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Old 09-17-2008, 05:04 PM
Zeuss Zeuss is offline
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Thumbs up Surf fishings Dark side

I was reading this on another website, and thought it would be good to copy it on to here, because everything he says is true.
It might make some of you think twice about certain habits you may have.

Written by Bill Nolan

Surf Fishing and the dark side of the sport

Everything can have a dark side, not many people talk about it but our sport is certainly not immune from danger. Not everyone will head down this path but, a lot will, for those on this road, its time to stop at the red light and read on, and donā€™t say I didnā€™t tell you so!
Surf Fishing is a wonderful sport, however like anything else excess has its price. I know first hand the changes it can have on the body and left unchecked can have you paying a hefty price later in life it can also destroy family, friendships and a host of other social aspects of life. Its easy to withstand the punishment when youre young, who cares about 15 years from now? Thats never going to come? Thats the mindset I had and then in the blink of an eye I was 41 and dealing with a host of health issues directly related to my habits that started in my late teens I also suffer from guilt of the things I should have done differently in my family and social life. The years of sleep deprivation and horrible eating habits along with selfishness finally sent me the bill.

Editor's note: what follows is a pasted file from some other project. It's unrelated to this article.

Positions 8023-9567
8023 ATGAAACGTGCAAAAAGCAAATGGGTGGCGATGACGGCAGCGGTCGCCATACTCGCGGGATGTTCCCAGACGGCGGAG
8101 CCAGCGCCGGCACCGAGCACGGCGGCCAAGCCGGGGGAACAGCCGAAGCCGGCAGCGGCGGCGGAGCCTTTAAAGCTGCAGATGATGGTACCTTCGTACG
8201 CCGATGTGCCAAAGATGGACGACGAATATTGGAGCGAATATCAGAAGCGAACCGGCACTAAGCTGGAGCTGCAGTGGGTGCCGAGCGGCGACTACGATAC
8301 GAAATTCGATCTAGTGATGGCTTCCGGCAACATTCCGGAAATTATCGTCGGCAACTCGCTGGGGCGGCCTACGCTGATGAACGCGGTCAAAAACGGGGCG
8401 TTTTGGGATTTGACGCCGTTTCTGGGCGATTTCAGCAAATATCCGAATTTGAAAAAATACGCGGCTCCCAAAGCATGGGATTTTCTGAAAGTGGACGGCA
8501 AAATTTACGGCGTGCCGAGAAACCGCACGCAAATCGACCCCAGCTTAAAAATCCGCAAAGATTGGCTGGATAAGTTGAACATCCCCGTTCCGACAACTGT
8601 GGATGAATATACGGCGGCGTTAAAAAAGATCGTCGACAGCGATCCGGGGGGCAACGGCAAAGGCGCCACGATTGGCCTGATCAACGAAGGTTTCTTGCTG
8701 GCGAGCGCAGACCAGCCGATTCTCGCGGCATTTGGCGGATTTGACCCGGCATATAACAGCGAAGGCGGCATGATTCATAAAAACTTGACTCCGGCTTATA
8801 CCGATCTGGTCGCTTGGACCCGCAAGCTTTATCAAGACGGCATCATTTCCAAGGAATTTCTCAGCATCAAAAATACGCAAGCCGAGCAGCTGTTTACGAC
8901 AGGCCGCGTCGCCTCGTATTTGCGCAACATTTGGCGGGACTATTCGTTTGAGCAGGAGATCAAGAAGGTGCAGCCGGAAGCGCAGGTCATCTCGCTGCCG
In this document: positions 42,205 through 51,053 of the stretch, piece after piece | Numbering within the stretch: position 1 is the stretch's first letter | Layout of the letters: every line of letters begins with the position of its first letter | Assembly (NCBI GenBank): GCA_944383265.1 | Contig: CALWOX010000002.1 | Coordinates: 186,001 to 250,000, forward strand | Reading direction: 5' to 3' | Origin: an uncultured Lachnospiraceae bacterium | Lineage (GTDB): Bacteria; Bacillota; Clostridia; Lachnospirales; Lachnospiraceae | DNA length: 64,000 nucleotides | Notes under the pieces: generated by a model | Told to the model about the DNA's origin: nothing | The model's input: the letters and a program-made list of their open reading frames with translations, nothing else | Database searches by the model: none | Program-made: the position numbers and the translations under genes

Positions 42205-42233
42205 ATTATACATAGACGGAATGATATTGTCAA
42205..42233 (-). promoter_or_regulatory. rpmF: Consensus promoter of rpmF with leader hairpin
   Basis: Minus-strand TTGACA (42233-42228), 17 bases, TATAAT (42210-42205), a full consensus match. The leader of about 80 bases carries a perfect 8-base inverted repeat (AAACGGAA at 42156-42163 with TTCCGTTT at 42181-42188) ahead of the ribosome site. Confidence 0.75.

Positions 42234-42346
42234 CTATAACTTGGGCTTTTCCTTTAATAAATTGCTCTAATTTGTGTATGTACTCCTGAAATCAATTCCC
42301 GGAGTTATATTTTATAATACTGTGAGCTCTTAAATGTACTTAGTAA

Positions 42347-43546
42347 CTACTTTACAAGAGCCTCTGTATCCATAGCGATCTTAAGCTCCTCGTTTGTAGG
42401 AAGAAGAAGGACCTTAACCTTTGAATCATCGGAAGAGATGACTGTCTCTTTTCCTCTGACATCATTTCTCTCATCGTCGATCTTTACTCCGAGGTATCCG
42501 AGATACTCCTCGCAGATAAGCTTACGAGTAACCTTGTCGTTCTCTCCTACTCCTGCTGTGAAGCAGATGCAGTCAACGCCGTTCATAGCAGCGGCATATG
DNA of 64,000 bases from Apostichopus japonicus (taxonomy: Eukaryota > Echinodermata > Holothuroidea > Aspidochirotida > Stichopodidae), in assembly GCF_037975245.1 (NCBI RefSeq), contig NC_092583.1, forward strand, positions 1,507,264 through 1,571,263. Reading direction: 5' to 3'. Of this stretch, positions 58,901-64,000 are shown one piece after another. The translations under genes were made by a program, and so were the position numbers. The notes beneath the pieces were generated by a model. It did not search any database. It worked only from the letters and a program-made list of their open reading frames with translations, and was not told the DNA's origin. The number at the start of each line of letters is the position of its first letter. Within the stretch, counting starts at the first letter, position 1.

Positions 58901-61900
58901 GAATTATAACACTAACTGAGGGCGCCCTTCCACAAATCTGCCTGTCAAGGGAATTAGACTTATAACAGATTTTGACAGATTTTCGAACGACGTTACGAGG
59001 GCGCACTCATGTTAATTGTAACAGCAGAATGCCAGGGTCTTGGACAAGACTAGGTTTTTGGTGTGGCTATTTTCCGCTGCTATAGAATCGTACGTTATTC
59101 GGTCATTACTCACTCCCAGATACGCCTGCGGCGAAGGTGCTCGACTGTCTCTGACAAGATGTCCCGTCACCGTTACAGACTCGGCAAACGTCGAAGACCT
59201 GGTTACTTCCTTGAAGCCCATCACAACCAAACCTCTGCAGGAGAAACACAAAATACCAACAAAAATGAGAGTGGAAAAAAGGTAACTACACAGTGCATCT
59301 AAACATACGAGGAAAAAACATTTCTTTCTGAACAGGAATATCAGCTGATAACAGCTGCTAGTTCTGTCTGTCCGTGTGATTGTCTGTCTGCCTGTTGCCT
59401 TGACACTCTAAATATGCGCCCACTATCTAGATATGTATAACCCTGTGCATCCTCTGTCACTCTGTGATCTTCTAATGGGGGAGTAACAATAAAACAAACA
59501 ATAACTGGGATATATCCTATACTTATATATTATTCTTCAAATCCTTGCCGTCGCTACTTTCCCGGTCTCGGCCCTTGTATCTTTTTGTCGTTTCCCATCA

How about the social problems? I can rattle of more than a few names of friends I know whose marriages ended in divorce and fathers who missed many of there childrens younger years due to an obsession with being at the waters edge above all else. I have missed important family functions due to a tide I just had to fish. I have missed weddings, funerals, cookouts birthdays, the list goes on and on. I regret all of it and I can never get any of it back. My mother once told me not to expect many people at one of my events because of my selfish behavior. I look back now and to tell you all the truth, many of those cant miss tides ended in a skunking! It wasnt worth it at all. Please dont make the same mistakes! Its amazing what maturity can do for a person, I was told these things when I was younger but never listened, now I wish I had. Remember the fish will always be there but kids grow fast and once in a lifetime events never come back, so be there!